Developing the next generation of talent and worries over cybersecurity are the top priorities for RIAs, according to a just-released Investment Adviser Association and Cerulli Associates poll.
In the premier 2017 Executive Outlook Survey – the first in an annual series of surveys measuring and tracking business sentiment among IAA member executives – 63% of firms polled said they plan to grow their workforces over the next 12 months. More than half (56%) plan to grow by up to 10%, while 7% said they plan to increase their staffs by more than 10%.
The overall outlook for 2017 is positive, with both assets under management and headcount expected to increase, the study notes. However, “fee pressure, costs in technology (both cyber and operational), and compliance costs are rising concerns.”
The poll surveyed 6,000 U.S. advisors across asset manager and wealth channels.
Cybersecurity and the changing regulatory environment topped worries for these executives, with 97% citing cybersecurity and 93% flagging regulatory pressures. Other areas of significant concern included the possibility of a significant market crisis (83%) and fee compression (62%).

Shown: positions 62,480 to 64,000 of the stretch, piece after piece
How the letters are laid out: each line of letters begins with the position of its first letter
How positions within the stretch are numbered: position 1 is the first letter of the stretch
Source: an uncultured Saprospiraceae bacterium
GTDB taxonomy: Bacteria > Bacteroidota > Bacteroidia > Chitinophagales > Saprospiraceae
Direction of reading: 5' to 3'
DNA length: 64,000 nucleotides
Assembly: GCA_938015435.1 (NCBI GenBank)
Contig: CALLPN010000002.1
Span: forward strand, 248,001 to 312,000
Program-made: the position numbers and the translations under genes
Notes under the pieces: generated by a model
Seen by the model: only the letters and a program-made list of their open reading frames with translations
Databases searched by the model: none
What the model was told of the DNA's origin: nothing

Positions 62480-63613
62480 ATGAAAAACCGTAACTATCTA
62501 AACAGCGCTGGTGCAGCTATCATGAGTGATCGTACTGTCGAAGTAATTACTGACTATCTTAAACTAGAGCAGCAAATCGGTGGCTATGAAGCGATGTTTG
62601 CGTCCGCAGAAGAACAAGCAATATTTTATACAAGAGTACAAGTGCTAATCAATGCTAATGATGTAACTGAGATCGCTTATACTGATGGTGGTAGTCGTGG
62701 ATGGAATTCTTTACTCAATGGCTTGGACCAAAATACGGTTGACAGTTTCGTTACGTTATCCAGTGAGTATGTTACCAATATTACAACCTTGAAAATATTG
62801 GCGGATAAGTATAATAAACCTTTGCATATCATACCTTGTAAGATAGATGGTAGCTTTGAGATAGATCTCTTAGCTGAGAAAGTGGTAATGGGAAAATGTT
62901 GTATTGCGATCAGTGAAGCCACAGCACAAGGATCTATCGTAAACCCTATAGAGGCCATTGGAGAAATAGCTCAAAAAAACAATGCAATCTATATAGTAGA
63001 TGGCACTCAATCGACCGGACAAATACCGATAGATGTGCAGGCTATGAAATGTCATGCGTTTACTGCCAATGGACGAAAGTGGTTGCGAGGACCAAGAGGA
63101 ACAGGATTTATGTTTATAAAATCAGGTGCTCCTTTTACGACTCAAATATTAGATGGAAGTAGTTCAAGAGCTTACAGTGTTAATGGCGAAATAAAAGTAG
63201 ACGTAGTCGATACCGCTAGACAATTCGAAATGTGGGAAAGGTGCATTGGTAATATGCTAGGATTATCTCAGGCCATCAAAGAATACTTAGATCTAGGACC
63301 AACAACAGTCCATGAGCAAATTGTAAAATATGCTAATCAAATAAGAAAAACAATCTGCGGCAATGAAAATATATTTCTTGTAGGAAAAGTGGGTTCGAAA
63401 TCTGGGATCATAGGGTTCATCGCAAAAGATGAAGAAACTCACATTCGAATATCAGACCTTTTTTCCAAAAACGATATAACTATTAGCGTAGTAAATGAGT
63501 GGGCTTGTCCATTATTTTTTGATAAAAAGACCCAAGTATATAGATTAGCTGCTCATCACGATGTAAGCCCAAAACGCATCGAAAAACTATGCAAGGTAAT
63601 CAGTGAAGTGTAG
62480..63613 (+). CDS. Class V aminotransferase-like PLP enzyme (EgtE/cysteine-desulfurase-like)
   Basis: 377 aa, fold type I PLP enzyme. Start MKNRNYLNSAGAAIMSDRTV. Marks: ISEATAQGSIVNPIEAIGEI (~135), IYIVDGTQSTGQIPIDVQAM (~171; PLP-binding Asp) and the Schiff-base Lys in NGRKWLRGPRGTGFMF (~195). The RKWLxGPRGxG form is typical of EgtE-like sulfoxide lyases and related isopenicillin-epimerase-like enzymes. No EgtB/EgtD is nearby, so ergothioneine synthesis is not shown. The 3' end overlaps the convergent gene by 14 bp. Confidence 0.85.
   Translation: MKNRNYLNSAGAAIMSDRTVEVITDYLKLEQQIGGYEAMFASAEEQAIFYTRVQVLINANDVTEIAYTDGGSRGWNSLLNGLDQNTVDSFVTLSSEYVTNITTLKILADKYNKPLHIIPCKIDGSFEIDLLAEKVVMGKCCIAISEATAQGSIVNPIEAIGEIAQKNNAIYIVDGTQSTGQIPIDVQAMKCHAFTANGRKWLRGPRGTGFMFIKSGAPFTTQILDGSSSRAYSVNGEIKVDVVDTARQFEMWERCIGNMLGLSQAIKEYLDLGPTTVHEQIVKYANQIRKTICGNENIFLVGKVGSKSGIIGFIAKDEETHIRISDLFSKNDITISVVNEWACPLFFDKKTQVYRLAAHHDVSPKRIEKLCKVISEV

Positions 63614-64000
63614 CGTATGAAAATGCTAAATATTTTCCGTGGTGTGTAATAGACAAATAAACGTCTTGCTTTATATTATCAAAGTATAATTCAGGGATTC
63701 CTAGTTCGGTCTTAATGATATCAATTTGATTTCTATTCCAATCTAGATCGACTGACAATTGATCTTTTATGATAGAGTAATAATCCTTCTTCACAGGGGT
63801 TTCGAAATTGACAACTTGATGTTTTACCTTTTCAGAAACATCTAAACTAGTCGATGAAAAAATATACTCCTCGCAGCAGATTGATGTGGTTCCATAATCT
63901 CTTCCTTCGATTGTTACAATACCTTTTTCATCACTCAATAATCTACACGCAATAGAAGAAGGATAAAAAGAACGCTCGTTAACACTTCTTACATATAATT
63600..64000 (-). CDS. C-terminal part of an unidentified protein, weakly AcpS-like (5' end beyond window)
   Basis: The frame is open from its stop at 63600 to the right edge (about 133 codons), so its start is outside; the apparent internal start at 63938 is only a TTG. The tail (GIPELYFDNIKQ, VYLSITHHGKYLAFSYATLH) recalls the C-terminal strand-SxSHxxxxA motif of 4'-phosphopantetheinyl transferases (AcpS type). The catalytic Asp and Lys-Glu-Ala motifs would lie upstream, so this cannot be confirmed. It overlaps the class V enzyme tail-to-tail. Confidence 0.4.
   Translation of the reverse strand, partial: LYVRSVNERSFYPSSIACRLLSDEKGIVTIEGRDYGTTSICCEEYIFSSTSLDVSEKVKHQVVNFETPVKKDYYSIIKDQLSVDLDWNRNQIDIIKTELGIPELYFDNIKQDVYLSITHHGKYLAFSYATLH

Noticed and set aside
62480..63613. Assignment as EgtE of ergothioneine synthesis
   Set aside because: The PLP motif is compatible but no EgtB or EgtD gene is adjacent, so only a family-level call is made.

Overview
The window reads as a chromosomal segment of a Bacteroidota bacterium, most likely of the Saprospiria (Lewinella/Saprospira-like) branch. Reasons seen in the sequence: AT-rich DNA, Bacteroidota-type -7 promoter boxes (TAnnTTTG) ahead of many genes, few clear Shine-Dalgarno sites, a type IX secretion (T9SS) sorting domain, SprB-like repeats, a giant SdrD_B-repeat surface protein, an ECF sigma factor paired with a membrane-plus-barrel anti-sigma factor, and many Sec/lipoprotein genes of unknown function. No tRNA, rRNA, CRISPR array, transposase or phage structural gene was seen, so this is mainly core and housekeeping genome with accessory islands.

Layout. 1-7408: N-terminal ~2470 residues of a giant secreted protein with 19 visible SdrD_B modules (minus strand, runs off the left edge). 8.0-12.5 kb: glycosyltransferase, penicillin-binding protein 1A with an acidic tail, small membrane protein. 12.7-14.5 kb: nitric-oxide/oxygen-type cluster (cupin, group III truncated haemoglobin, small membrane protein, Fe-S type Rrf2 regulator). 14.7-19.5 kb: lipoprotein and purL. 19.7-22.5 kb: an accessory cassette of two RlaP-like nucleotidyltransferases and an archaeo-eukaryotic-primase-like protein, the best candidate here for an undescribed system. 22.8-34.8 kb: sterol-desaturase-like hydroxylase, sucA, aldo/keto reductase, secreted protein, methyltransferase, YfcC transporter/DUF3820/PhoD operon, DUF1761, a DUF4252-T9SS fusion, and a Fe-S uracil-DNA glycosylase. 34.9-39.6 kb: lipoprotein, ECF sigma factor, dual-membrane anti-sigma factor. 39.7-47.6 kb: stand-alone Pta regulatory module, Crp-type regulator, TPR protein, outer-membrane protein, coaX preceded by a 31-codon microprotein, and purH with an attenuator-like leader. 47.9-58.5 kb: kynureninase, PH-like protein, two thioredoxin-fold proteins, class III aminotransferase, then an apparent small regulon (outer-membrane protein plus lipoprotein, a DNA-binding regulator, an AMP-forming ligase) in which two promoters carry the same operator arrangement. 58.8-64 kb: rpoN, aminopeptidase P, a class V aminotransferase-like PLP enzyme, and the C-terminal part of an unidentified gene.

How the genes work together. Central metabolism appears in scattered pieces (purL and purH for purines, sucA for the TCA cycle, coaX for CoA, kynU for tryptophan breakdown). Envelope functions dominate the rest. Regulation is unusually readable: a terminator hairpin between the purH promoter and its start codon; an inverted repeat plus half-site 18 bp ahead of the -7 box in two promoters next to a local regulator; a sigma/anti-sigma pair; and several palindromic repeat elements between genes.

With respect to cybersecurity and technology improvements, the RIAs polled indicated “a need to catch up rather than get ahead,” with 56% stating cybersecurity improvement as their No. 1 technology investment in the next year.
Near-term investments in technology are going to be used by firms to address cybersecurity concerns (89%), to improve data management and analytics (76%), and to implement regulatory/reporting requirements (76%), the poll found.
Ninety-eight percent of the executives identified talent development as an important initiative for ensuring firm profitability – with 58% calling it “very important” and another 40% calling it “moderately important.”
More than 50% of firms said that developing the next generation of talent is very important with 38% stating that succession planning is a top priority over the next year. However, only 31% of firms plan to increase their hiring, training and retention budgets.
Cerulli believes an uptick in acquisitions and succession planning will unfold during the next two years.
Executives were split on the Department of Labor’s fiduciary rule, which is in flux, with more than a third – 38%– calling it the single biggest opportunity for increasing business over the next 12 months. But 21% cited the rule as a significant threat to business.
Similarly, 31% saw digital advice platforms as a threat, while 17% saw them as an opportunity.
— Check out What HNWs Want That Advisors Aren’t Doing on ThinkAdvisor.